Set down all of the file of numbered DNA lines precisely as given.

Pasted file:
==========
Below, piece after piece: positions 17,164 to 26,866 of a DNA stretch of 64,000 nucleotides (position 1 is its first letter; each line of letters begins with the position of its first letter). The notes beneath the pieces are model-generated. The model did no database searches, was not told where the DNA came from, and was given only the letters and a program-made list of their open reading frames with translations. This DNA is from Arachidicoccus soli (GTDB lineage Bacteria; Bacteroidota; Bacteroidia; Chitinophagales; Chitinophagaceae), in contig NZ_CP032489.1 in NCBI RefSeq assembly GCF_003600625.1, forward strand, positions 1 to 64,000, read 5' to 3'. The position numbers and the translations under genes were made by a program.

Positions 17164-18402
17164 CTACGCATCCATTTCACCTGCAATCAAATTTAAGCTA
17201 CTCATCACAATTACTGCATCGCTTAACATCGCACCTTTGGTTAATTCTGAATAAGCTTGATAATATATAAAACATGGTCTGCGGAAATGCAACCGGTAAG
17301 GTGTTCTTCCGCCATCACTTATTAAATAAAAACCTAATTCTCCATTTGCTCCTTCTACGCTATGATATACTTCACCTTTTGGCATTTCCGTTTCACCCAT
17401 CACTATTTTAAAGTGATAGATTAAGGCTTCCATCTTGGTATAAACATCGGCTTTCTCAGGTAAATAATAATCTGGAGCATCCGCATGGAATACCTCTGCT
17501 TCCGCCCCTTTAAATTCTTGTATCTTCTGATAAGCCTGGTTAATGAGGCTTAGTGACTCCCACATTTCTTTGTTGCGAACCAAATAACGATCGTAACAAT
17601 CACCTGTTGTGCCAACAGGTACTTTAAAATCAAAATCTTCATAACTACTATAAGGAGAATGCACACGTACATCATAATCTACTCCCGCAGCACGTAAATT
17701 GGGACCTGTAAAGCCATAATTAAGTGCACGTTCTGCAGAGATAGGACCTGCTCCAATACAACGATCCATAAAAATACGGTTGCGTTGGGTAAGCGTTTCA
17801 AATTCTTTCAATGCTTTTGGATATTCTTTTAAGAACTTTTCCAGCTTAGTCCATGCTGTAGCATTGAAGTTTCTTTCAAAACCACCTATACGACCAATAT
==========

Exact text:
Below, piece after piece: positions 17,164 to 26,866 of a DNA stretch of 64,000 nucleotides (position 1 is its first letter; each line of letters begins with the position of its first letter). The notes beneath the pieces are model-generated. The model did no database searches, was not told where the DNA came from, and was given only the letters and a program-made list of their open reading frames with translations. This DNA is from Arachidicoccus soli (GTDB lineage Bacteria; Bacteroidota; Bacteroidia; Chitinophagales; Chitinophagaceae), in contig NZ_CP032489.1 in NCBI RefSeq assembly GCF_003600625.1, forward strand, positions 1 to 64,000, read 5' to 3'. The position numbers and the translations under genes were made by a program.

Positions 17164-18402
17164 CTACGCATCCATTTCACCTGCAATCAAATTTAAGCTA
17201 CTCATCACAATTACTGCATCGCTTAACATCGCACCTTTGGTTAATTCTGAATAAGCTTGATAATATATAAAACATGGTCTGCGGAAATGCAACCGGTAAG
17301 GTGTTCTTCCGCCATCACTTATTAAATAAAAACCTAATTCTCCATTTGCTCCTTCTACGCTATGATATACTTCACCTTTTGGCATTTCCGTTTCACCCAT
17401 CACTATTTTAAAGTGATAGATTAAGGCTTCCATCTTGGTATAAACATCGGCTTTCTCAGGTAAATAATAATCTGGAGCATCCGCATGGAATACCTCTGCT
17501 TCCGCCCCTTTAAATTCTTGTATCTTCTGATAAGCCTGGTTAATGAGGCTTAGTGACTCCCACATTTCTTTGTTGCGAACCAAATAACGATCGTAACAAT
17601 CACCTGTTGTGCCAACAGGTACTTTAAAATCAAAATCTTCATAACTACTATAAGGAGAATGCACACGTACATCATAATCTACTCCCGCAGCACGTAAATT
17701 GGGACCTGTAAAGCCATAATTAAGTGCACGTTCTGCAGAGATAGGACCTGCTCCAATACAACGATCCATAAAAATACGGTTGCGTTGGGTAAGCGTTTCA
17801 AATTCTTTCAATGCTTTTGGATATTCTTTTAAGAACTTTTCCAGCTTAGTCCATGCTGTAGCATTGAAGTTTCTTTCAAAACCACCTATACGACCAATAT